'Val-er-ie call me'

Sunday, 10 August 2014

One of my funniest friends is Val Entine. We share a warped and what some may consider a sick sense of humour, amongst lots of other things. Those who know us consider us to be equally and individually bonkers in our own rite but we accept each other's quirks and get each other in a way some people never will.

She's one of those people you meet and feel you've known all your life. Within weeks of friendship we knew each other's life stories and found we had so much in common that our relationship developed into a naturally empathic one. Over the years we've shared many things, mainly the trials and tribulations of married life, children and advancing middle age, with candor and humour that some find shocking.

Above all she makes me snort with laughter even when things seem grim. We both lost our fathers suddenly and much sooner than we should have. Our reactions to and the way we came to terms with this are diverse, but as with most life experience they are formative.

Many years down the line we have learnt to cope with our Dad's being gone but on the days it feels as raw as the day it happened we know we can talk openly to each other about how we feel. On those days she understands my pain just as I understand hers. To a degree our sharing has helped us rationalise and indeed succeeded in convincing ourselves and each other we are 'normal' regardless of what others may think.

Having suffered with mild to moderate depression you learn that unless other's have experienced it, been there, they find it virtually impossible to understand. In fairness, it's a complex condition that does not manifest uniformly which inhibits it's diagnosis and treatment. There is a common perception from the masses that you 'should pull yourself together' and a palpable frustration in your inability to do so, which just makes you feel even worse about yourself and encourages social withdrawal. There were occasions I wanted to scream 'HELP ME', 'please make all of this go away', although I would have been unable to articulate what anybody could have done to facilitate this. ' Depression begets loneliness and loneliness begets depression' and it's a very difficult cycle to break. I reached a point where I felt I could no longer cope or hide and with the support of family found the courage to seek help from my GP. It was the best thing I ever did. Having to open up to a stranger about how mad and thought disordered you actually are is enlightening and I felt a huge sense of unburdenment.

The strongest component of my depression was apathy. I remember the doctor asking me if I had thought about killing or harming myself. I replied 'I actually couldn't be arsed to kill myself but I do go to bed at night and hope I don't wake up in the morning.' Reading the previous statement I now wince and feel shocked by my response, but at the time I thought it was perfectly reasonable to feel that way. I was reluctant to take anti-depressants for fear of ending up on an a hospital trolly, Prozac in one hand, a bottle of vodka in the other and my mascara down to my knees. However, I can honestly say that a prescription selective serotonin re-uptake inhibitor gave me my life back. Don't get me wrong I've still had my ups and downs but I go to bed now after a rubbish day and think, tomorrow will be better.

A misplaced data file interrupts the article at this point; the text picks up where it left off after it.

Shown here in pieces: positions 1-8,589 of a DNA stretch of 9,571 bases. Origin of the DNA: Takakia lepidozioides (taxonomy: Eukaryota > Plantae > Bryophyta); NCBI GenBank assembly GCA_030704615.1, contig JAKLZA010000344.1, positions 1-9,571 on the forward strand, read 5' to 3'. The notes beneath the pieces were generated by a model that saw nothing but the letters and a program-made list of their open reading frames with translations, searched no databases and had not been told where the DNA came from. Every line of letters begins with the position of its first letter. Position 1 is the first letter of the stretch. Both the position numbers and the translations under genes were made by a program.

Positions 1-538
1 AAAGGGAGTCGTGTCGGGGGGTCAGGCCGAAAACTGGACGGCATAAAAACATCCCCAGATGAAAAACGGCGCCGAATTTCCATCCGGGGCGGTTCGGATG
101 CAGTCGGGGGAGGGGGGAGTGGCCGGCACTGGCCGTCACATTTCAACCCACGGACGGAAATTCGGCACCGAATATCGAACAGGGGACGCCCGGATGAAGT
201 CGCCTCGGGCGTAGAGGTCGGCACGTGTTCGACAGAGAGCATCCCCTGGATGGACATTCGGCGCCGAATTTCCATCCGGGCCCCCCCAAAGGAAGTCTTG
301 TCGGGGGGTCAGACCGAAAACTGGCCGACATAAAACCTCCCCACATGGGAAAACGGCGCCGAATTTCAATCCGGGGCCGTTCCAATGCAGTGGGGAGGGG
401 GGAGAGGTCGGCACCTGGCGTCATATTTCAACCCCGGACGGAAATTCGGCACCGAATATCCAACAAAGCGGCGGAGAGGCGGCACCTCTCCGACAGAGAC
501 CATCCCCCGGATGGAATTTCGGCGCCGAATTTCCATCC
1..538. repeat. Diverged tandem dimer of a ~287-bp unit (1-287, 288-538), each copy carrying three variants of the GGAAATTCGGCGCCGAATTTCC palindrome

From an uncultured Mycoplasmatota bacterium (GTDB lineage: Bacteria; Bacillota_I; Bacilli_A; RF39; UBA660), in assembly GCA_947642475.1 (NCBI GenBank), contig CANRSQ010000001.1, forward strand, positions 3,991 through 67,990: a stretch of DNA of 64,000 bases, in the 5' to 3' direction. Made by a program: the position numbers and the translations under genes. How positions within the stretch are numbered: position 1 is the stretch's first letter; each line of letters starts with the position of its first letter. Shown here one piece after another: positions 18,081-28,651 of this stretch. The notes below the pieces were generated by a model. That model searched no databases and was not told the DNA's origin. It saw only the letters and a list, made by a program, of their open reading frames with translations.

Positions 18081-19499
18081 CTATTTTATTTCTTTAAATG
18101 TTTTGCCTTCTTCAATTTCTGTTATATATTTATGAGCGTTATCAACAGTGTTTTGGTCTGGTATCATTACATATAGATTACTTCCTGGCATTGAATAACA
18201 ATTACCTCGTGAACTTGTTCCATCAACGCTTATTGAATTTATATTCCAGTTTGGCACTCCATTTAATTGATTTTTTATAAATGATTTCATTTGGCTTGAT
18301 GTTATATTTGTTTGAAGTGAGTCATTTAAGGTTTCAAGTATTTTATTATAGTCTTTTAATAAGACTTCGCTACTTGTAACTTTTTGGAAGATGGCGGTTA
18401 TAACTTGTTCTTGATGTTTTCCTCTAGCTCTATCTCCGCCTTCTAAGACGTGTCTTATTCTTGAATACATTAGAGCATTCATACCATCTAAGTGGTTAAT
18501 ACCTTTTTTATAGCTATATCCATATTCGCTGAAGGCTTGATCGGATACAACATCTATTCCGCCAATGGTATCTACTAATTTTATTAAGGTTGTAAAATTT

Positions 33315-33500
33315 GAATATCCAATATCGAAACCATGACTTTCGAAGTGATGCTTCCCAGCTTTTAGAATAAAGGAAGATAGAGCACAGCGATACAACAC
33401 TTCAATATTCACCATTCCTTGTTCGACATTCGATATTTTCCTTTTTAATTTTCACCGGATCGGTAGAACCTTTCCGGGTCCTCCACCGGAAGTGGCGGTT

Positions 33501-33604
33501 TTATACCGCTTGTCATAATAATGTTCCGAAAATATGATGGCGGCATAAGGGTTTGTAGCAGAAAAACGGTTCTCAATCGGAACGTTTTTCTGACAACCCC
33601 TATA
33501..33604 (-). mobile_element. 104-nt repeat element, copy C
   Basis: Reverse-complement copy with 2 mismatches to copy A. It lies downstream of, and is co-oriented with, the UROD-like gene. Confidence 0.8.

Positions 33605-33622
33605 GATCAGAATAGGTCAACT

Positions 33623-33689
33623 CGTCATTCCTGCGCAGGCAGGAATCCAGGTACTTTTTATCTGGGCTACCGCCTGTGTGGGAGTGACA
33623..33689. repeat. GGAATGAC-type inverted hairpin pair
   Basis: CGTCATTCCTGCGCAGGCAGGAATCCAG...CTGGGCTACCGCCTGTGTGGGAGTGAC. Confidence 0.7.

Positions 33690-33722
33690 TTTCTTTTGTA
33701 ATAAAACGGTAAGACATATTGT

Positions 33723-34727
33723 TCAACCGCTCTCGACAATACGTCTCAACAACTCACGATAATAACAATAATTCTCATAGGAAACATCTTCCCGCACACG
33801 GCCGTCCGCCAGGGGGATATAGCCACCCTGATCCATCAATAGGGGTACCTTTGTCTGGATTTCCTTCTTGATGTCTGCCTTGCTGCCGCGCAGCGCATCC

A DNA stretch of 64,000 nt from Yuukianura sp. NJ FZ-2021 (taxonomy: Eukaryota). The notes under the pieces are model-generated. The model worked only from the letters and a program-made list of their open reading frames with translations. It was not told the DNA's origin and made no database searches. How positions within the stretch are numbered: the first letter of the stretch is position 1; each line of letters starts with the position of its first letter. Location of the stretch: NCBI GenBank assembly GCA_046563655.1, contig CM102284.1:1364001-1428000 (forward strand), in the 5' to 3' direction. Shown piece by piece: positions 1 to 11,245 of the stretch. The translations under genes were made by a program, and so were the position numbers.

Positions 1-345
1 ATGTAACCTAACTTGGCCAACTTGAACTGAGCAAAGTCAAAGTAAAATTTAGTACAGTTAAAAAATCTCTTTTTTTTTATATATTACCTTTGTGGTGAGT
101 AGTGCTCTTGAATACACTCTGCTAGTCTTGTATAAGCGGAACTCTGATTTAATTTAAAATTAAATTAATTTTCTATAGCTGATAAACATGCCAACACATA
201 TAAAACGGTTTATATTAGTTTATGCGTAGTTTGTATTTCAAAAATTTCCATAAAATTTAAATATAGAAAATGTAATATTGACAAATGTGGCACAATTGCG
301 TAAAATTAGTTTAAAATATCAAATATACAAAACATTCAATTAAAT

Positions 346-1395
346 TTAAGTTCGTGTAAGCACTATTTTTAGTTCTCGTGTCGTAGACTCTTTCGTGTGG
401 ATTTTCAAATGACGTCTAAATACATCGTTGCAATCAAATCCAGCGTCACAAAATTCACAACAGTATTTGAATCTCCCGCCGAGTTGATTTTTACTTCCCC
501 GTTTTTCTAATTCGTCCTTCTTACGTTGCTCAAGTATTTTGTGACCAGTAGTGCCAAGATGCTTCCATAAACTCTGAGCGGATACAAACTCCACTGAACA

Following her Dad's death, Val experienced debilitating anxiety which manifested very physically. I know she too experienced the 'get a grip' mentality which is far from helpful. I'm amused by her idea that 'living with a doctor must be ace'. I fear she would actually be in a straight jacket within a week if she lived with my husband. When I'm unwell he either ignores me till I'm half dead-Fred or attempts to convince me I have something rare and fatal in the hope it will stop me mithering him.

Val is not a hypochondriac but she is neurotic about her health and would be the first to admit it. I think this is the one thing she would change about herself if she could, and whatever people think, she battles hard with that particular demon. We both exhibit a healthy disrespect for our husbands which I would reason is why we're not yet divorced. Some folk are uncomfortable  with our comedic exploitation of their failings but I can genuinely assure you that anything we say about them in conversation or post on social media is much tamer than we subject them to their faces. In our defense, they are more than capable of giving as good as they get.

 After our husbands, our children and other family members are our greatest source of joy, stress, and laughter - not often in equal parts.The school playground is a surreal experience, it's like a real life version of Stepford Wives. There's an abundance of yummy mummies and earth mothers who prescribe to the white picket fence philosophy, with the exception of a few 'normal' people. Val and I have had loads of mileage during our daily telephone conversations out of this one, celebrating our inability to conform and discussing various strategies of how not to appear too inappropriate.

I would trust Val with my life and know that she will always be there for me. Best of all she accepts me for me, the good, the bad, and the ugly and values my friendship as much as I value hers. When I'm sad, she cheers me up. Angry - she calms me down. Happy - she's happy for me too. Even if she achieves most of this by 'taking the piss' out of me.